For centuries prior to the arrival of Europeans, Indigenous peoples lived on and managed the lands that became Canada. Their occupation, use of and jurisdiction over these lands is known as Aboriginal title. It is a communal property right belonging to Indigenous communities and is not held by any specific individual in that group. Supreme Court cases such as Calder (1973), Delgamuukw (1997) and Tsilhqot’in (2014) have clarified questions on Aboriginal title and set certain limitations upon it.
Upon arrival in North America, Europeans asserted their power over the peoples they encountered and, by extension, over the lands on which Indigenous peoples resided. Such practices often led to conflict. It soon became clear that negotiating agreements of peace and friendship and purchasing the lands from Indigenous peoples were better ways of maintaining good relations.
The Crown acknowledged the usefulness of this method in the Royal Proclamation of 1763. While asserting its overarching sovereignty in North America, the Crown recognized the existence of Aboriginal title and acknowledged it must be purchased by the Crown prior to settlement. The 1869 Deed of Surrender and subsequent transfer of Rupert’s Land to Canada from the Hudson’s Bay Company contained a similar recognition. Subsequently, from the late 18th to the early 20th century, the colonial and national governments of Canada took steps through treaties to have the Aboriginal title to these lands surrendered in return for certain payments and promises. (See also Numbered Treaties.)
In this period, Aboriginal title was understood to be a usufructuary right (meaning the right to use the property of another) dependent upon the goodwill of the Crown. The Judicial Committee of the Privy Council maintained this position in the case of St. Catherine’s Milling and Lumber Co. v. the Queen (1888). The Privy Council stated that Aboriginal title rested with the Crown, not with Indigenous peoples. This limited view of Aboriginal title prevailed until the Calder case overturned this decision in 1973.
In British Columbia, this narrow perspective proved especially problematic. Some claimed that the colony of British Columbia was not subject to either the Royal Proclamation or the Deed of Surrender. The Government of British Columbia argued that Aboriginal title had been extinguished (surrendered) by colonial legislation prior to the province’s entry into Confederation. ( See also British Columbia and Confederation.) British Columbia’s government therefore concluded that Aboriginal title did not exist in the province and, as a result, no treaties for the surrender of Aboriginal title were completed, with the exception of the small pre-Confederation Vancouver Island treaties and those tracts of northern British Columbia included in Treaty 8. The refusal of British Columbia to permit negotiations for Aboriginal title in the province explains why nearly all of the significant legal decisions related to Aboriginal title — including the Calder case (1973), the Delgamuukw case (1997), the Bernard case (2005) and the Tsilhqot’in case (2014) — have originated in disputes within that province.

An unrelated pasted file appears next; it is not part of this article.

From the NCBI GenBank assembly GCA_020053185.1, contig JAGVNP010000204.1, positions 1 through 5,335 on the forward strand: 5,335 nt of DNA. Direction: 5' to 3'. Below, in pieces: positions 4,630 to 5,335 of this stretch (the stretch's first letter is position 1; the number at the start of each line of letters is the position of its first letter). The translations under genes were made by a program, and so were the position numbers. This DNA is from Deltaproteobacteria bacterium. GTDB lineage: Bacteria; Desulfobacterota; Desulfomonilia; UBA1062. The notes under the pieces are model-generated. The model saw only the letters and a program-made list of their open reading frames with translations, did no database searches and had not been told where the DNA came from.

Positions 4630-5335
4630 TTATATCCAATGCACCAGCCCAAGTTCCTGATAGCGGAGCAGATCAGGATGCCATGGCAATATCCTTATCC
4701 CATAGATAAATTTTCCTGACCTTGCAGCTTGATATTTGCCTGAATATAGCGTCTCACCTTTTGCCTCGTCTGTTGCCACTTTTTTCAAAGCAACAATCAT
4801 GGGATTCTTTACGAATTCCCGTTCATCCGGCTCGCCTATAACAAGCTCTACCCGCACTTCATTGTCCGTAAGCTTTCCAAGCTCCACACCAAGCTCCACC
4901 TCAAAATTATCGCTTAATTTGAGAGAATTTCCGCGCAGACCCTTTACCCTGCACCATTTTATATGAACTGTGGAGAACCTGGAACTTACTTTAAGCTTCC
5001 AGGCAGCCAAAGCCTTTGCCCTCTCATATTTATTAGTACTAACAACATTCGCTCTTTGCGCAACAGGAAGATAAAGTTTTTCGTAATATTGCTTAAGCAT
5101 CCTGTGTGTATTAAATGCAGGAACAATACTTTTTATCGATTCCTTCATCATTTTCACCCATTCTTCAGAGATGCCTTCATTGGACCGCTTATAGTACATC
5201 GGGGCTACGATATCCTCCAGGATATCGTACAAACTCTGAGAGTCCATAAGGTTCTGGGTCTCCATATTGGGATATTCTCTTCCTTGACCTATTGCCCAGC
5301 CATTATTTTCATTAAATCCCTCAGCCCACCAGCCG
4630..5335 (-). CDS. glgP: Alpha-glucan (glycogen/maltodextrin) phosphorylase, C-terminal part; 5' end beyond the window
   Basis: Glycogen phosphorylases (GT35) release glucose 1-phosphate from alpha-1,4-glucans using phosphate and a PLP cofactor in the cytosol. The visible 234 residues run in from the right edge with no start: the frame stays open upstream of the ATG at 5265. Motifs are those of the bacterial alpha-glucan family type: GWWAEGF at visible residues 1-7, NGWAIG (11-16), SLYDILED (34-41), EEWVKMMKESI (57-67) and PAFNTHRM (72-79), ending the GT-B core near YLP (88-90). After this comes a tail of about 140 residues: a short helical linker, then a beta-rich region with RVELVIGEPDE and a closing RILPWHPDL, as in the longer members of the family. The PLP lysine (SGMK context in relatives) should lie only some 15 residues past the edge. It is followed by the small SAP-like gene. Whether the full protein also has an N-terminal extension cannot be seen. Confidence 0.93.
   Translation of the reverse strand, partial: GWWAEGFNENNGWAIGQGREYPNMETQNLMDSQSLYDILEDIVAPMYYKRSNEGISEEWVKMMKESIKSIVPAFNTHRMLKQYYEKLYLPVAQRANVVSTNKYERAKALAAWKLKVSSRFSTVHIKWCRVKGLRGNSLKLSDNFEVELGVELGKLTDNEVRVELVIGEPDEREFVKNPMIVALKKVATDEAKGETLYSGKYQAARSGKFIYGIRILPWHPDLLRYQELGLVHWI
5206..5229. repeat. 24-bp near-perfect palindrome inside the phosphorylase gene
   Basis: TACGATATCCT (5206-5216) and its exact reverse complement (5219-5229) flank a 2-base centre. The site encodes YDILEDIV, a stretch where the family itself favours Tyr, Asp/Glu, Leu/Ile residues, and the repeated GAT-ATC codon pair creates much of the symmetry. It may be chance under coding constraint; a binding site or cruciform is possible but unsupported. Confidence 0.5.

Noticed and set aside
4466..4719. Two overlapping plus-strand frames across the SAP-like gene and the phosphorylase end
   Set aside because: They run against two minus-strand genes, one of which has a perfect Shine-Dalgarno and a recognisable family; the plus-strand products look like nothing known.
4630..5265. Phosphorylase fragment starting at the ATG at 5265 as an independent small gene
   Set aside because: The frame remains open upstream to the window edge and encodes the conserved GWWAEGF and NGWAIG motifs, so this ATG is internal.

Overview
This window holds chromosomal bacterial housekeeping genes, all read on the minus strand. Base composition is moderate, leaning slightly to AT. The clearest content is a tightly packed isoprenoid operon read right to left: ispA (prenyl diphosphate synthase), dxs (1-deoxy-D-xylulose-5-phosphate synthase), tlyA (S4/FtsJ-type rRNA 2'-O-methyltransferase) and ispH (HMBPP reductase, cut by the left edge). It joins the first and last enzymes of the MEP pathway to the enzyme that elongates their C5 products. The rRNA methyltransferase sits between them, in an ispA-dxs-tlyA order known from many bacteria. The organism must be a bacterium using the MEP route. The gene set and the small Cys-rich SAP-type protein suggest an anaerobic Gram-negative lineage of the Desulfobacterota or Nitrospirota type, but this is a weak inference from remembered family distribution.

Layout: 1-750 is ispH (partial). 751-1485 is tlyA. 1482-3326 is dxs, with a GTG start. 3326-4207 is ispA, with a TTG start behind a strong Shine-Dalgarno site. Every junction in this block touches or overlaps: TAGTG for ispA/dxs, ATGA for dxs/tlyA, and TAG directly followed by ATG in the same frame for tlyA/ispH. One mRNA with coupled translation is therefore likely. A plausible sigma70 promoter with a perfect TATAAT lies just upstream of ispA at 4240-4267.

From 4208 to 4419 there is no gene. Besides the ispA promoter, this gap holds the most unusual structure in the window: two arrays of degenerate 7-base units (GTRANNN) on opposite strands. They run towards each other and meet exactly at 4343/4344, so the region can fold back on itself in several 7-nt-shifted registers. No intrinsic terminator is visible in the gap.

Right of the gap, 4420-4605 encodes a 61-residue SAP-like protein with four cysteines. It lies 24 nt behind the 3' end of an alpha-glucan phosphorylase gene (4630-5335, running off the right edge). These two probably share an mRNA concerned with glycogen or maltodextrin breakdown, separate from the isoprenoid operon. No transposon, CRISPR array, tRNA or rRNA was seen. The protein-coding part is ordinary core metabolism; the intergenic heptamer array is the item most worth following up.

Aboriginal Title in Canadian Law
In Canadian law, Aboriginal title is sui generis (meaning of its own kind or unique), in that the land title originates in an Indigenous group’s occupation of its ancestral lands prior to the European assertion of sovereignty. As such, it is different from other forms of property rights because it is a communal right belonging to specific Indigenous communities. In that regard, Aboriginal title may not be sold or purchased by individuals; it may only be voluntarily surrendered to the Crown by an Indigenous community through agreements such as treaties. It includes both surface and subsurface resources, such as mineral rights and oil and gas developments. (See also Resource Rights and Resource Management.)
For an Indigenous community to have its Aboriginal title to a particular area of land recognized, the Supreme Court ruled in the Delgamuukw case (1997) that it must demonstrate: occupation of the land in question prior to sovereignty, a continuity between present and pre-sovereignty occupation (if present occupation is relied on as proof of occupation pre-sovereignty), and exclusive occupation. The Supreme Court also decided that: “Aboriginal title is… more than the right to engage in specific activities which may be themselves Aboriginal rights.” In other words, Aboriginal title is not only concerned with the use of the land in traditional activities; rather, title provides Indigenous communities with the right to use the land in modern ways, except in cases where the use is “irreconcilable with the nature of the attachment to the land which forms the basis of the particular group’s Aboriginal title.”